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Archive for the tag “China Communist Party”

China President Xi Jinping Breaks From Convention And Upholds Tradition While Shuffling His Deck For The Next Five Years … Or More

The Communist Party of China unveiled its new leadership, with perhaps the most notable points being the retirement of anti-graft chief Wang Qishan and the exclusion from the Politburo Standing Committee of anyone who would still be young enough to take over from President Xi Jinping in five years’ time.

Read Here – South China Morning Post

Xi Jinping shakes up China’s military leadership

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Confident Xi Reaches Out To Trusted Colleagues

Chinese Premier Li Keqiang will stay on as head of government for another term while President Xi Jinping’s name will be enshrined in the Communist Party’s charter alongside those of late leaders Mao Zedong and Deng Xiaoping…

Read Here – South China Morning Post

China’s Xi Digs In For The Long Haul

File photo of Chinese President Xi Jinping

Xi Jinping will enter the Chinese Communist Party’s national congress in Beijing on Oct. 18 as the country’s most powerful leader in decades. When it is over, he hopes to emerge as the Mao Zedong of the 21st century. In the five years since the last party congress, when he was named general secretary, Xi has greatly expanded the powers of his office. He has fortified his political position by ruthlessly deploying an “anti-corruption” campaign that has snared acquisitive billionaires, rival party members and local government officials.

Read Here – Nikkei Asian Review

A Guide to the Secretive Resort Meeting For China’s Political Elite

Sometime in the next few days, President Xi Jinping will probably decamp to a seaside resort on China’s northeastern coast for a key Communist Party conclave before a twice-a-decade leadership shuffle. The annual meeting in Beidaihe, a summer retreat for China’s most powerful leaders since the 1950s, is one of the last chances for party elders to weigh in on the lineup to rule the country for the next five years. The names will be revealed at the 19th Party Congress, which is likely to take place in October or November.

Read Here – Bloomberg

Downfall Of Chinese Rising Star Points To Xi Power Play

The fall from grace of a rising star in China’s Communist Party sheds light on how a reshuffle of the country’s top officials may play out under the leadership of President Xi Jinping later this year. Sun Zhengcai, 53, the youngest member of the ruling Politburo, was replaced as party chief of the southwestern metropolis of Chongqing. He is under investigation for violating party regulations, according to four officials with knowledge of the matter.

Read Here – Bloomberg

The Great China Crackdown Is Here

China is experiencing the most sustained domestic political crackdown since Tiananmen Square. Much attention has been devoted to the increasing state repression being directed at lawyers, journalists and civil society activists. But there is a separate and more fundamental concern.

Read Here – The National Interest

5 Colossal Events That Changed China Forever

As Shakespeare reminds us, “what’s past is prologue.” This is especially the case with China, a nation with a continuous written history spanning three millennia. In particular, knowledge of five major historical events is essential to fully understanding contemporary Chinese politics and foreign policy.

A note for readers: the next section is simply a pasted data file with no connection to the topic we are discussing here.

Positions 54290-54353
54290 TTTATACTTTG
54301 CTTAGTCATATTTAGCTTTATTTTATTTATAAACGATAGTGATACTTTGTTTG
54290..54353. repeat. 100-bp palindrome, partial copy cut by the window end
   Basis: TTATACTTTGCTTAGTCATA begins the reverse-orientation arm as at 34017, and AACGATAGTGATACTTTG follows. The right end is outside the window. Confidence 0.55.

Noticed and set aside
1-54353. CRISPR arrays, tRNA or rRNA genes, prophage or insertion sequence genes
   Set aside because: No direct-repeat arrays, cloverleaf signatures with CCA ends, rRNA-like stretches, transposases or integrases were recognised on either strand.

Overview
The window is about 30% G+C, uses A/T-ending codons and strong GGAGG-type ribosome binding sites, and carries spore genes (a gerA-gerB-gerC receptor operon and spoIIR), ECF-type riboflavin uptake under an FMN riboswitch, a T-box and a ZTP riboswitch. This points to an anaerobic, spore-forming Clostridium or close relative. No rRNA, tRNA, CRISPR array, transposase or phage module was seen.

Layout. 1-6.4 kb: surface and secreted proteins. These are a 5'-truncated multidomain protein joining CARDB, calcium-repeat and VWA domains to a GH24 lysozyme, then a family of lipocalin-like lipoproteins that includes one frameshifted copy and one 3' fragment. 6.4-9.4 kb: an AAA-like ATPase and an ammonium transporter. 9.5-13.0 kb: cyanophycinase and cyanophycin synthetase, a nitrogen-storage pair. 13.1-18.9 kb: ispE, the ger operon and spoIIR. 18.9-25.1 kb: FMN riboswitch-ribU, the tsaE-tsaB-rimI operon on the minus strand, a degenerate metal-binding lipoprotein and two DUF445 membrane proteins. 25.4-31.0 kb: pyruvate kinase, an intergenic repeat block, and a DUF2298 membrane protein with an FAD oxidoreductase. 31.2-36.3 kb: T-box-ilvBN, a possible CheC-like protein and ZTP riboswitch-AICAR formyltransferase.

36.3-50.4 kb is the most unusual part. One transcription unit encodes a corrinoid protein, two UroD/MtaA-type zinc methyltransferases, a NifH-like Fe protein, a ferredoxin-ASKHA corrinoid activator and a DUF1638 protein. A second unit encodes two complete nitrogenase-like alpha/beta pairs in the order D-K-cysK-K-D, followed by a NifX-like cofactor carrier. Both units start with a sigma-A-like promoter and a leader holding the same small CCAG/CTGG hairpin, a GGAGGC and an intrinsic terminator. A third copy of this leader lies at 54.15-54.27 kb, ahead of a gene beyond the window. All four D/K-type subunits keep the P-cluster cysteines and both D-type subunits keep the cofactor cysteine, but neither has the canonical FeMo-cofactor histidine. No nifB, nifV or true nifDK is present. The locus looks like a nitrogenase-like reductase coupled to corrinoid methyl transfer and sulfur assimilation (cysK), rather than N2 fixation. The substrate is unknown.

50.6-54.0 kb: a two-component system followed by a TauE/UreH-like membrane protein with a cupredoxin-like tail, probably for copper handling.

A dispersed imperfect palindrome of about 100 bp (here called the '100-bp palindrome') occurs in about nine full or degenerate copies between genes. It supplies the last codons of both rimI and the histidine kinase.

Read Here – The National Interest

Surrounded By Democracy

(The change in Sri Lanka) marks the third big Asian election in the last 12 months in which voters have installed a new leader: first in India, where Prime Minister Narendra Modi thumped the incumbent Congress Party; then Indonesia, where Joko Widodo, an outsider, won over voters with his record of competence as governor of Jakarta; and now Maithripala Sirisena’s upset victory in Sri Lanka. That kind of turnover at the top must give pause to China’s Communist Party leaders, who see the mandate of heaven as an institutional birthright.

Read Here – Bloomberg

Why Are They Killing Themselves?

A spate of suicides among officials in China has caught the country’s attention. Beijing’s censors have quickly moved to end speculation about the deaths, indicating the Communist Party’s sensitivity, but everyday people remain suspicious.

Read Here – WorldAffairsJournal

Xi Jinping’s Chinese Dream

Three weeks in, the new administration of Xi Jinping has already begun work on a major project that represents a sharp break from the Hu administration: spin.

Xi’s speeches and appearances of the past month have drawn a sharp contrast with his predecessor’s studied lack of personality.  His public speeches as leader of the Party have been brief and given in plain Chinese – a sharp contrast to Hu Jintao, who often seemed to have no existence outside state ceremonies and to speak no language other than the Party’s socialist theory jargon.

This was dramatically illustrated last Tuesday as Xi spoke to the press after touring the National Museum’s “Road to Revival” exhibit – speaking in a casual setting, surrounded by his Standing Committee colleagues in windbreakers.

This new tone is not a matter of personal style – the entire Party is being strongly encouraged to follow suit in “waging war against formalism and bureaucracy,” as an editorial from the official Xinhua news agency noted  The People’s Daily likewise devoted days of coverage to an alleged outpouring of popular enthusiasm for a phrase from Xi’s gallery speech, “the Chinese dream.”

Read Here – The Diplomat

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